You can create virtual icebreakers easily with Slides With Friends. Ask controversial questions like tea vs coffee, or delve deeper into your teams’ work lives by making them share their best (or worst!) work experiences. The goal is to make every participant relax and feel part of a team of humans, not of flawless automatons.
Want people to share bits of their regular-life that connect with the training session? Try a game of Show & tell.
Show & Tell can be a great activity for a training session, as it allows the trainees to share their personal experiences and insights related to the topic:
Here’s a starter deck that works well for this game:
For example, if you are training on customer service skills, you can ask trainees to show something that represents a positive ora negative customer interaction they had or witnessed.
Training is a fantastic way to brush up your team’s skills. But giving feedback as a trainee can feel awkward at times, because they may not feel confident or qualified to share their opinions or suggestions with the trainer or peers
Slides With Friends makes live polling easy and fun. Start with one of our live polling decks:
Edit the cards accordingly, and use the deck at the start/end of a training session. Our platform lets you see the results of your polls in real time, as charts, word clouds, or lists. Use this feedback to improve your future training sessions and make them more engaging and effective.
Meetings where one person talks and the rest listen often feel like a slog. People check out mentally when they don’t feel engaged.
But it doesn’t have to be like that.
Use this deck as as tarting point to make an interactive meeting:
Here are some possible questions you could ask participants:
Describe that is a game that helps participants practice using the vocabulary and concepts related to the training topic in a clear and concise way. It stimulates the participants’ imagination and encourages them to think outside the box and use different media to convey their message.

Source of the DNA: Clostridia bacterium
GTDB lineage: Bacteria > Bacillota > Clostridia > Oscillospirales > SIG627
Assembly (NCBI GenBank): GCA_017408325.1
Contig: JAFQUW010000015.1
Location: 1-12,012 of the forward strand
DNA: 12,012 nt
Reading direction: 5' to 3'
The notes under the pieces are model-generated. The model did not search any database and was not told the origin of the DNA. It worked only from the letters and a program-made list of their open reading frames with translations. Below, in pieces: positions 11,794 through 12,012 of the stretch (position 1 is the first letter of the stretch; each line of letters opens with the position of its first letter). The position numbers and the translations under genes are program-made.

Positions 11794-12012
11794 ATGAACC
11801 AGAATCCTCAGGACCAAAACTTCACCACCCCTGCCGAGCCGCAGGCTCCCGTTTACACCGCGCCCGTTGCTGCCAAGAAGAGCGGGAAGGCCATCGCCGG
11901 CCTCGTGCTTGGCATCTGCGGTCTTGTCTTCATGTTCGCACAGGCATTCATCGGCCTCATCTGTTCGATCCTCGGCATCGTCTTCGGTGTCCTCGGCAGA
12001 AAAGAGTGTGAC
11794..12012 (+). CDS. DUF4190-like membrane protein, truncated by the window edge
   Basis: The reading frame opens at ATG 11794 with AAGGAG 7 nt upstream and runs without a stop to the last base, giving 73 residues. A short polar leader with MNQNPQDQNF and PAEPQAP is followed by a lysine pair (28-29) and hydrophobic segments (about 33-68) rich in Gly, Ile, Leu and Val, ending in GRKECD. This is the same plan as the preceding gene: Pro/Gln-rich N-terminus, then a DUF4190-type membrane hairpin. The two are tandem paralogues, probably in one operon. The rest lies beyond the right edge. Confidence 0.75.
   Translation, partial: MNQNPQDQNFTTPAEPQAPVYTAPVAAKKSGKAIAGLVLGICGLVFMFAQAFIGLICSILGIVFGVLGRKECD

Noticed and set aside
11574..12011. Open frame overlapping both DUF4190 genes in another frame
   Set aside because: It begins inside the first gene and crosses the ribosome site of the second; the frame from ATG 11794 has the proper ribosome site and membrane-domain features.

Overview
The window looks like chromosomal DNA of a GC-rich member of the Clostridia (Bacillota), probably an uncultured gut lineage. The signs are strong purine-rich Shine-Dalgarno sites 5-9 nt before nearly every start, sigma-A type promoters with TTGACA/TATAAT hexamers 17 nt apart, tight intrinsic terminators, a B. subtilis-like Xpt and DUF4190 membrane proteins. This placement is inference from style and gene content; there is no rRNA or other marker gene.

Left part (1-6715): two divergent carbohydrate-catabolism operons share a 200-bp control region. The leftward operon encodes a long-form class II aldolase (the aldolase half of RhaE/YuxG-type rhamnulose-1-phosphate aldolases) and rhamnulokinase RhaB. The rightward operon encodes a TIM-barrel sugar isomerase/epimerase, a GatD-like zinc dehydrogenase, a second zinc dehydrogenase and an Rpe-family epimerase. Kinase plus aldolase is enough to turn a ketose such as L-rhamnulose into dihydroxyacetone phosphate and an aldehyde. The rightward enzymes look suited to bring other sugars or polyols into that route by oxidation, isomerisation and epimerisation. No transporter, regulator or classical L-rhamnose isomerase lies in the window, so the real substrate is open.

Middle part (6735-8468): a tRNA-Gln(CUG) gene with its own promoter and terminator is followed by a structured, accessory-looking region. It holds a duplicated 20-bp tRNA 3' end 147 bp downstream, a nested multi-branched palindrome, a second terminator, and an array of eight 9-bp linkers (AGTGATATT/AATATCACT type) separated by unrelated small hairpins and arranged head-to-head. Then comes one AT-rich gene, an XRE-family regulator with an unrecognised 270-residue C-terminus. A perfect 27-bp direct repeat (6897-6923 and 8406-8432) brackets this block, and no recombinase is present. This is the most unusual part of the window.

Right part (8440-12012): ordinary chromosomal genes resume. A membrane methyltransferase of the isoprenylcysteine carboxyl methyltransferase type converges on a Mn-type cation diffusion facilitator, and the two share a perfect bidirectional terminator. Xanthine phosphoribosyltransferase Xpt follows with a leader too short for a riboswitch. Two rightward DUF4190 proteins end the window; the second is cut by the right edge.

Start with any of our pre-made Trivia decks, like this one:
Via the editor, include words or images related to your training session. Then, divide participants in teams, and ask each to describe their word or phrase to the rest of the audience. Have other teams guess what the word or phrase is, and give points to both the describing team and the guessing team. You can use the platform’s scoring feature to assign points to each team based on how well they describe and guess the word or phrase.
What’s in the room is a game where participants are shown a picture of a room or a scene and they have to identify as many objects as they can.
Suppose you are training a group of sales representatives for a cloud computing company. You want to improve their product knowledge and customer service skills. Start with a trivia deck and create a presentation with pictures:
Each picture should have various devices and software applications that your company offers or competes with. You can then share the presentation with the trainees and ask them to identify as many devices and applications as they can in each picture. Have participants write down the name, price, and benefits of each product, as well as how they would address common customer objections or questions.
After each picture, you can reveal the correct answers and give feedback on their responses. You can also award points for each correct answer and keep track of the scores on a leaderboard.